Offering well-thought-out marketing materials (from business cards to website banners) tells your audience you are excited about and proud of what you do, and want to share what you know. It doesn’t matter whether you are a financial planner or a tattoo artist, utilizing color or black-and-white — how you “paint the picture” of your business creates your visual brand.
You become memorable.
Choosing color to represent your business is much more than picking your favorite color. Different colors evoke different subliminal psychological responses. That’s why hospitals traditionally don’t use orange, yet Home Depot does.
What message does your business “hum”?
When is it time to update a logo?
John Deere has updated their logo 8 times in over 120 years. Why?
- Company Expansion
- Target New Markets
- Outdated Fonts or Colors
- Re-Position the Company with their Competition
A well-designed Logo will:
- Be simple, easy-to-read, yet memorable
- Distinguish your company from your competition
- Evoke the essence of what you do/sell
- Look good on business cards as well as billboards
- Look appropriate in black and white as well as color
- Define your business through the use of fonts and color
What does your current logo say about you?
Is your existing logo designed by a graphic arts professional? . . . Or perhaps you tried to save some money and have your cousin’s ex-girlfriend design it in PowerPoint? Your logo is a direct reflection of how your consumer perceives your business. Lack of attention to detail shows.
Your company is growing.
The original Apple logo on the left was a sketch of Isaac Newton with an apple dangling over his head. Luckily, it was only used for a year before Jobs hired a professional graphic designer to come up with the familiar Apple (used 1976 – 1998), using the six primary colors of the rainbow. Today, the shape is still the same, but the look and feel is much more timely and techno-savvy.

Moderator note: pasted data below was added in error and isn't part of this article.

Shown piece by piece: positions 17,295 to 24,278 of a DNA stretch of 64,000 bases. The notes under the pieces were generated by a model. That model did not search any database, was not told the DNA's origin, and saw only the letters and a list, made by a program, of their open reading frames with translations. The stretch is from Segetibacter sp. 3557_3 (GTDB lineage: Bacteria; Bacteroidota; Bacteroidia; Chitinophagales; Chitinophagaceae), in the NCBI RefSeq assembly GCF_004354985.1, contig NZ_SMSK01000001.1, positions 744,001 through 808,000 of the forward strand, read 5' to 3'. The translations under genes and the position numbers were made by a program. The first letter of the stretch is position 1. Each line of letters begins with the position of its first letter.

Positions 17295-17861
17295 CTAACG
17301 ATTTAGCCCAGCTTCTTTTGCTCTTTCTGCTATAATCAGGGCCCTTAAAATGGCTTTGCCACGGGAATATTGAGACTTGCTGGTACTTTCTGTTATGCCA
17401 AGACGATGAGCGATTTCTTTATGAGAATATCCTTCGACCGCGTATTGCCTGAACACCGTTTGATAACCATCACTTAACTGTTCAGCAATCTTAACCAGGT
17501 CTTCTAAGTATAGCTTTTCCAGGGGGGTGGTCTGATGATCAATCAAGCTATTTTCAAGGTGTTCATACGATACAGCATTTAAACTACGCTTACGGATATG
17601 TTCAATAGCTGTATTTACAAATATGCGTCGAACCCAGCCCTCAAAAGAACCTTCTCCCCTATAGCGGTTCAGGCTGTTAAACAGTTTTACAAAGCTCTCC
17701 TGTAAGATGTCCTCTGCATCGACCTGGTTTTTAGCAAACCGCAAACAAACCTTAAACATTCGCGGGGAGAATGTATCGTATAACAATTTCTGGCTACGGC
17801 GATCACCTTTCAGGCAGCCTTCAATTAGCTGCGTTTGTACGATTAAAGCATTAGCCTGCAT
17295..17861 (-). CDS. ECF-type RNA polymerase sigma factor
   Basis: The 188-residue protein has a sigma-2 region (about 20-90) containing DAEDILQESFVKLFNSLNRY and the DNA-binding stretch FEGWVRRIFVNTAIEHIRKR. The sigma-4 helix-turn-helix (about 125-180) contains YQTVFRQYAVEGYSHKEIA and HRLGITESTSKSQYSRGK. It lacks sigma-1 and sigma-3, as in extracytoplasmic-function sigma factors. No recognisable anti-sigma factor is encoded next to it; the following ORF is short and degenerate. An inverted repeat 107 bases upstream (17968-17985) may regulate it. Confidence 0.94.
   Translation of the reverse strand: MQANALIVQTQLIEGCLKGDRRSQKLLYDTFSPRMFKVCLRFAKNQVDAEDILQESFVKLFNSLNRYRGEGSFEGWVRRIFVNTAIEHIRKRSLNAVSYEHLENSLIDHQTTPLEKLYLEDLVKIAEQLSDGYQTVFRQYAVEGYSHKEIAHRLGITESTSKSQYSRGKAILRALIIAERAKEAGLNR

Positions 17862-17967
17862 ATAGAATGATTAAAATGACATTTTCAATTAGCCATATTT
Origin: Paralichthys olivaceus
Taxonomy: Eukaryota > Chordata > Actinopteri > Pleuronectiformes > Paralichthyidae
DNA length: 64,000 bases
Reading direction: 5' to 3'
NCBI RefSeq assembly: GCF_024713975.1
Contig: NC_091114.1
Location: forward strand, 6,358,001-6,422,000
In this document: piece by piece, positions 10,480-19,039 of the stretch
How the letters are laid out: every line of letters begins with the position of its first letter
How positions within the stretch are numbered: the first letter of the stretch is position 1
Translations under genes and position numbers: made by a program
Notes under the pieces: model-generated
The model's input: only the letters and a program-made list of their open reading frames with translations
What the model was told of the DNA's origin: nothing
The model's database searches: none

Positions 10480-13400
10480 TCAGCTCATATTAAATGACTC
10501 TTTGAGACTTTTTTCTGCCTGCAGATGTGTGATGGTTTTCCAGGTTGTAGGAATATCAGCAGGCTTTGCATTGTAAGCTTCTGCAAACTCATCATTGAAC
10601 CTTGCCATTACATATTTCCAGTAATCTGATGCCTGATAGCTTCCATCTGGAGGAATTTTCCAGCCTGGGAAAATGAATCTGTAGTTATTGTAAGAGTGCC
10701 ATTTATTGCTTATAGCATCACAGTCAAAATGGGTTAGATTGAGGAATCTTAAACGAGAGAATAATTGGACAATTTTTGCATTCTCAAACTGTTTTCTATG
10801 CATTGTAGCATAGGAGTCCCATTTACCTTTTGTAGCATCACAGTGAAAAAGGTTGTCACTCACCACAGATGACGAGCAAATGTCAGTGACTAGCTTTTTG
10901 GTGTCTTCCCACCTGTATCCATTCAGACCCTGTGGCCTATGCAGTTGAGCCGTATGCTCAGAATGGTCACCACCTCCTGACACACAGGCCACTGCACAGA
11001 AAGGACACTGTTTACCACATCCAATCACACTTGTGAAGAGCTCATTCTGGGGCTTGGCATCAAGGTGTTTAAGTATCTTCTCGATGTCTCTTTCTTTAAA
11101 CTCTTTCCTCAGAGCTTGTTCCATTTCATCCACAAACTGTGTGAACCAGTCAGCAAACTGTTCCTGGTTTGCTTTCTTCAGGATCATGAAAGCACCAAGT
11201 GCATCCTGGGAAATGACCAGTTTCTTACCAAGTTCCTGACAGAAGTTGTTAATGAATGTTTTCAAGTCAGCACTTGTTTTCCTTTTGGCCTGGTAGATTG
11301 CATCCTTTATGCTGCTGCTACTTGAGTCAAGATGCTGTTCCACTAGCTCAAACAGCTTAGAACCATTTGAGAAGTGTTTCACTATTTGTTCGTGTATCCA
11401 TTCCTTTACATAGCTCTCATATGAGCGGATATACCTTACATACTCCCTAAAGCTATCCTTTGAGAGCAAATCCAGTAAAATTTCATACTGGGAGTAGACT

You are adding new target markets.
So, you’ve decided to “up your ante” and target new prospects with bigger wallets. That’s a great idea – but how are your new prospects going to perceive you? Are you still the “local guy” with the hand-drawn logo that no one can read, or are you ready present yourself and your company as professional and knowledgeable?
You want to appear “current” and up-to-date.
You deliver your brand message in everything you do. From the shirt on your back to the sign on your door, your logo should appear on everything your consumer sees and/or interacts with. Having a professionally designed logo allows you to create consistency in message and embeds your brand in the mind of your consumer.
Choosing the right designer is vital.
Just about everyone claims that they can design a logo, but it takes experience, insight and creativity to design the right logo. Professional designers also understand the value of intellectual property rights and will always provide ORIGINAL art, custom-designed just for your business — never copied nor plagiarized.
Your visual brand is a unique opportunity to connect with your consumer and help them identify who you are and what you do — it creates a MIND STAMP — a visual bond. It’s all about making an impression — hopefully yours is a good one.
What’s YOUR Type?
Does this font make me “look big”?
Ever since Typography Class in college (yes, we spent an entire year analyzing and “designing” new fonts), the language of fonts and their subliminal messaging continues to fascinate me. Choosing the right fonts — whether for your logo, your annual report or your next book cover — sets the tone for how your business is perceived.
Traditionally, financial services have always been known to use a SERIF font from the Times Roman family to emote trust, stability, authority (as in the ING example) — but even that has changed over the years in an effort to be portrayed as less “stodgy” and more “current” (as in the US Bank example).
Own Your Own Color & Help Save a Child’s Life.
What color will YOU choose?
The process is fun and very easy – and quite affordable – starting at $1.58 (they convert from British pounds to the American dollar for you).